Friday January 24, 2020
How to Create a Family Health Portrait
An accurate family health history remains one of the most important tools to maintain your health as you age. The holidays may be an opportune time to discuss a family health portrait. Here are some things you should know, along with some tips and tools to help you create one.
Know Your Genes
Just as you can inherit your father's height or your mother's eye color, you can also inherit their genetic risk for diseases, such as cancer, diabetes and heart disease. For example, if one generation of a family has high blood pressure, it is not unusual for the next generation to also have high blood pressure. Tracing the health ailments suffered by your relatives can help you and your doctor predict things you may be at risk for, so you can take action to keep yourself healthy.
To create a family health history, you will need to start by collecting some basic medical information on your first-degree relatives, which includes your parents, siblings and children. You may also want to include your grandparents, aunts, uncles and first cousins.
You should find out the specific ages of when a relative developed health problems, such as heart disease, cancer, diabetes, arthritis, dementia, depression, etc. If family members are deceased, you should try to find out when and how they died. If possible, include lifestyle information as well, such as diet, exercise, smoking and alcohol use.
Some relatives may not want to share their medical history or they may not know their family history. Typically, any information you discover will be helpful for creating a family health portrait.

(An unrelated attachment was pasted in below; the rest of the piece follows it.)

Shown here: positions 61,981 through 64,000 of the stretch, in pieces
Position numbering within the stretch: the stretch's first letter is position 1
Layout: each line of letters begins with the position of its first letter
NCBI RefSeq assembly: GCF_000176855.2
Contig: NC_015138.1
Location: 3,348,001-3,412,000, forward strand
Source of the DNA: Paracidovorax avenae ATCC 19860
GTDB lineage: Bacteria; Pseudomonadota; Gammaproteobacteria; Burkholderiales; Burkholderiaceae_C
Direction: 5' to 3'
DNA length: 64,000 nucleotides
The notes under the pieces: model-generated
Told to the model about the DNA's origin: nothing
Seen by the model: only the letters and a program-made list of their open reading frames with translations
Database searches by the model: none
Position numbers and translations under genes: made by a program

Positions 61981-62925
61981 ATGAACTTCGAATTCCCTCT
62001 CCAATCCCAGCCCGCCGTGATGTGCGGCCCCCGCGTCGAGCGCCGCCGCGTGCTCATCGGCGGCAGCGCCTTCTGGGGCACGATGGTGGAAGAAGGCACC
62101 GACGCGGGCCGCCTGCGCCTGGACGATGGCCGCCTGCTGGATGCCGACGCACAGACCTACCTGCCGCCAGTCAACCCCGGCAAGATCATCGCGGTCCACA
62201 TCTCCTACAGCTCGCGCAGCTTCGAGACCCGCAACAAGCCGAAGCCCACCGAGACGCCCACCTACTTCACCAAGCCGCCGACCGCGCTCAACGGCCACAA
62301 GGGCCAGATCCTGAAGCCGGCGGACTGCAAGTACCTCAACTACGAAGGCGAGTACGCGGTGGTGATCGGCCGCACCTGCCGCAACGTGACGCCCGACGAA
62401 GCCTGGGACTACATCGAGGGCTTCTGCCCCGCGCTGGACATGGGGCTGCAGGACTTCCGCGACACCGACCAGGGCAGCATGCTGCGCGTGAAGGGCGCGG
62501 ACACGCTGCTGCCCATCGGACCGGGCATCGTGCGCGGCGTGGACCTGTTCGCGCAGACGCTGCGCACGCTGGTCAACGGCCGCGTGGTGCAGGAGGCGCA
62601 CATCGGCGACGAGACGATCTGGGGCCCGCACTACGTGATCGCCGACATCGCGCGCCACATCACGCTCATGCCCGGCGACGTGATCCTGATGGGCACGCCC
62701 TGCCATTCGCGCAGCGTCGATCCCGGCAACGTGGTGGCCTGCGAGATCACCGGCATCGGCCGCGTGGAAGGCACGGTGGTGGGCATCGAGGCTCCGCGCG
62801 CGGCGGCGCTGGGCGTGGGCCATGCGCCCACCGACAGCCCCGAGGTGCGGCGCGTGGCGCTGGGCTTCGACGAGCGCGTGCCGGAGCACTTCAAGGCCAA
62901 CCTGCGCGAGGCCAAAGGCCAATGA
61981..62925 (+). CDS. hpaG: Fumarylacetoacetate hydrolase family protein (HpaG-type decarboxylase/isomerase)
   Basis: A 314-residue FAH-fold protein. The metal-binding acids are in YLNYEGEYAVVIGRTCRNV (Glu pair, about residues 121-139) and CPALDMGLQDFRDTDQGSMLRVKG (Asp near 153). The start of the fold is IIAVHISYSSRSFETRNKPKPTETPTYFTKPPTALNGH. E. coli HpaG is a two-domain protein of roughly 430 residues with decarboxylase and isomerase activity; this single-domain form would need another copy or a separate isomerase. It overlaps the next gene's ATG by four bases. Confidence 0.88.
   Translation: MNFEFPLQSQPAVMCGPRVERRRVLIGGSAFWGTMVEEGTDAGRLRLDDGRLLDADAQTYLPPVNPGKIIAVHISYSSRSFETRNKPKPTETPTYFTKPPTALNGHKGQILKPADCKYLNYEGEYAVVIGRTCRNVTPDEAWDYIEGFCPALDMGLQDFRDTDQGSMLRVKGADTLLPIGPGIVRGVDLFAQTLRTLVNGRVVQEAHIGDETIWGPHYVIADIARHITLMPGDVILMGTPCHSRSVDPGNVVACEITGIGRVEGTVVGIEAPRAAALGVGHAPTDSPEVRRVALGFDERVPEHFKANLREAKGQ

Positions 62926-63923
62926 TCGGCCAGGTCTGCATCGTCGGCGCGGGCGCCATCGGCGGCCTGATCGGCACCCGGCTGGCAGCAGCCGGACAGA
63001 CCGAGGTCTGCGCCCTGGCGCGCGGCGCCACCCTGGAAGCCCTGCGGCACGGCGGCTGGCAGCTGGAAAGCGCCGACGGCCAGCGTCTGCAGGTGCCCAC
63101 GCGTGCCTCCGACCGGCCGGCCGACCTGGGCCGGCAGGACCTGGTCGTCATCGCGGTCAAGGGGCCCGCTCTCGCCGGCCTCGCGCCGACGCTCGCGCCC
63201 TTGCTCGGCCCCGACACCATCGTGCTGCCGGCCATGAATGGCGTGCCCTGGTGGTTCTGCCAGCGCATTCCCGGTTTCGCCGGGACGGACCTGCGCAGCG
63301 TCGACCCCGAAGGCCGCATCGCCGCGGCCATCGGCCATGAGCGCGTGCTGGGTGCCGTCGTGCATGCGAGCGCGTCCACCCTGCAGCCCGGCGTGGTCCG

You may be able to get information on deceased relatives by ordering a copy of their death certificate. The certificate will list their cause of death and their age at death. To get a death certificate, contact the vital records office in the state where your relative died, or go to VitalChek.com.
If you were adopted, the National Foster Care & Adoption Directory Search, ChildWelfare.gov/nfcad, may be able to help you locate your biological parents so you can get their medical history.
To get help putting together your family health history, the U.S. Surgeon General created a free web-based tool called "My Family Health Portrait," which can be accessed at phgkb.cdc.gov/FHH/html. The tool can help you collect, organize and understand your genetic risks. You may choose to share the information with your family members and doctors.
Another free resource that provides similar assistance can be found on the Genetic Alliance's website, FamilyHealthHistory.org. The online tool entitled "Does it run in the family?" allows you to create a customized guide of your family health history.
Handling the Results
If you uncover serious health risks that run in your family, do not despair. While you cannot change your genes, you can change your habits to increase your chances of a healthy future. By eating a healthy diet, exercising and not smoking, you can offset and sometimes even neutralize your genetic vulnerabilities. This is especially true for heart disease, stroke, type 2 diabetes and osteoporosis.
A family medical history can also alert you to get early and frequent screening tests. This can help detect other problems, such as high blood pressure, high cholesterol, and cancers including breast, ovarian, skin, prostate and colon cancer, in their early stages when they are most treatable.
Savvy Living is written by Jim Miller, a regular contributor to the NBC Today Show and author of "The Savvy Living" book. Any links in this article are offered as a service and there is no endorsement of any product. These articles are offered as a helpful and informative service to our friends and may not always reflect this organization's official position on some topics. Jim invites you to send your senior questions to: Savvy Living, P.O. Box 5443, Norman, OK 73070.